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Older Airbnb Hosts Are Making Serious Money

60+ demographic is the home-sharing company’s fastest growing

bed and breakfast sign on a house

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Older Americans are generating extra income by renting out unused space with Airbnb

Adults 60 and older are the fasting-growing demographic of Airbnb hosts, and they are making lots of money at it. Older adults make up 16 percent of all hosts and in 2016 collectively earned $747 million in income.  

In 2017, age 60-plus hosts in Washington, D.C., earned $5.5 million (a 50 percent increase from 2016), with the typical host in this age bracket earning $10,600. Similarly in Boston, hosts 60 and older earned $5.3 million (a 94 percent increase from 2015), and the typical host earned $13,400. In 2016, the typical host in New York shared her home for 37 nights and supplemented her income by $7,100. While in San Diego, a typical senior-hosted listing was booked for 41 days per year, with the host earning $11,256.

“By home sharing, seniors can age in place without facing economic strains, or can simply take home some supplemental income that can be applied toward living expenses or home modifications that make aging at home safer and more comfortable,” said Josh Meltzer, who heads Northeast policy for Airbnb.

The trend is not only taking place in big cities but also in rural regions in Oklahoma, Alabama and Arkansas, Airbnb reported. Those states have seen the highest year-over-year growth in Airbnb guest arrivals to rural areas. The average age of Airbnb rural hosts is over 50. “This is hardly limited to urban areas. Seniors all over have been able to tap into the economic opportunity of home sharing," Meltzer said.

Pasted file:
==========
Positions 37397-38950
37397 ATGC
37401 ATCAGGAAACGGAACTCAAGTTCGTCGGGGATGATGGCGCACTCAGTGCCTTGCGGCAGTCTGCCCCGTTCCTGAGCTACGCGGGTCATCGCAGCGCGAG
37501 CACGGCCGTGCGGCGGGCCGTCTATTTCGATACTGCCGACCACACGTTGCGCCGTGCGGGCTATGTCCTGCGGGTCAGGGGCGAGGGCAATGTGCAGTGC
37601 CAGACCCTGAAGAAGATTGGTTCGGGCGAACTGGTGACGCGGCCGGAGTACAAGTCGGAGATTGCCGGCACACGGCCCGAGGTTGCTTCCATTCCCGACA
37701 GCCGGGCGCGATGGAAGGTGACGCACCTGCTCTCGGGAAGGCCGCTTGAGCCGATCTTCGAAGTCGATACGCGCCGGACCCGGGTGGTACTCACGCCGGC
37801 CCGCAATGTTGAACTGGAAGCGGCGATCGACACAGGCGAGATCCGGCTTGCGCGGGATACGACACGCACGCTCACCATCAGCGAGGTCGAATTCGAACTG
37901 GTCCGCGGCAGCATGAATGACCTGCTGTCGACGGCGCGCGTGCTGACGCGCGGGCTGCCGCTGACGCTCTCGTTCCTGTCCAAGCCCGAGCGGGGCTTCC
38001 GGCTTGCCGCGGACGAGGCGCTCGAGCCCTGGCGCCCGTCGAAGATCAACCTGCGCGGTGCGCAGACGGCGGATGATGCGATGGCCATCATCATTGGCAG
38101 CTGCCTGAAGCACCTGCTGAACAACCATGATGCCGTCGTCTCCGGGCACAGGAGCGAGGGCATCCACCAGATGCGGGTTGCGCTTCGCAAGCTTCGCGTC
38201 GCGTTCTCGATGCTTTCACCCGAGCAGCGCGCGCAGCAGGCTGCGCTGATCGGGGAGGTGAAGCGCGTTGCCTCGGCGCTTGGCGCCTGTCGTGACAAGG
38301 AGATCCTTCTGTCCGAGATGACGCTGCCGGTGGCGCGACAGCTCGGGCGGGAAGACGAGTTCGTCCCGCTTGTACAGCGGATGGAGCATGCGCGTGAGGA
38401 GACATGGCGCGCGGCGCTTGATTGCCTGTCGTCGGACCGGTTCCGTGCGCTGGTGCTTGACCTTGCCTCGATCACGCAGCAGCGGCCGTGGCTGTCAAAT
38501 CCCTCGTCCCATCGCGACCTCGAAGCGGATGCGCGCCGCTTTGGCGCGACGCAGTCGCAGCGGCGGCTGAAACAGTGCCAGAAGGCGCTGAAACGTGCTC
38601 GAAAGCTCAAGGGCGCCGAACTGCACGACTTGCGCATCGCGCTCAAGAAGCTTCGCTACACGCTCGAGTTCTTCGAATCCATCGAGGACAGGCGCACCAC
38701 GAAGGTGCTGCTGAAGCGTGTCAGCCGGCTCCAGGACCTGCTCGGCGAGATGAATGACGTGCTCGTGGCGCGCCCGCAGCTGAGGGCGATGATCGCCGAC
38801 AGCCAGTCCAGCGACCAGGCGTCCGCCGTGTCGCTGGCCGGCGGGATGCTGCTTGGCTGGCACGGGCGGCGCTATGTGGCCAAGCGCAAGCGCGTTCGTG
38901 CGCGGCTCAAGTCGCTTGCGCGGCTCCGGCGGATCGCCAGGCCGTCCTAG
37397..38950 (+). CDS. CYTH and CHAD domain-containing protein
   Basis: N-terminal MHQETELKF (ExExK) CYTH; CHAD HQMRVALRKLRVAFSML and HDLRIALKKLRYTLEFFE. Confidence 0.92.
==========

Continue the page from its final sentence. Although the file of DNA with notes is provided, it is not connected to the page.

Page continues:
In addition, two-thirds of all older hosts are women — a demographic that is the company’s fastest growing and also the most popular. Women 60 and older get a higher percentage of five-star reviews than any other age and gender combination among hosts.  

“Older Americans aren't just embracing home sharing for the economic potential, but as a way to maintain social connections as they age," Meltzer said. "As a result, they are some of Airbnb's most energetic, enthusiastic and welcoming hosts. The outstanding hosting by older adults on Airbnb means that not only are older Americans benefiting from participating as hosts because of the supplemental income, but also the overall Airbnb community is benefiting from their participation due to the high-quality listings they offer."

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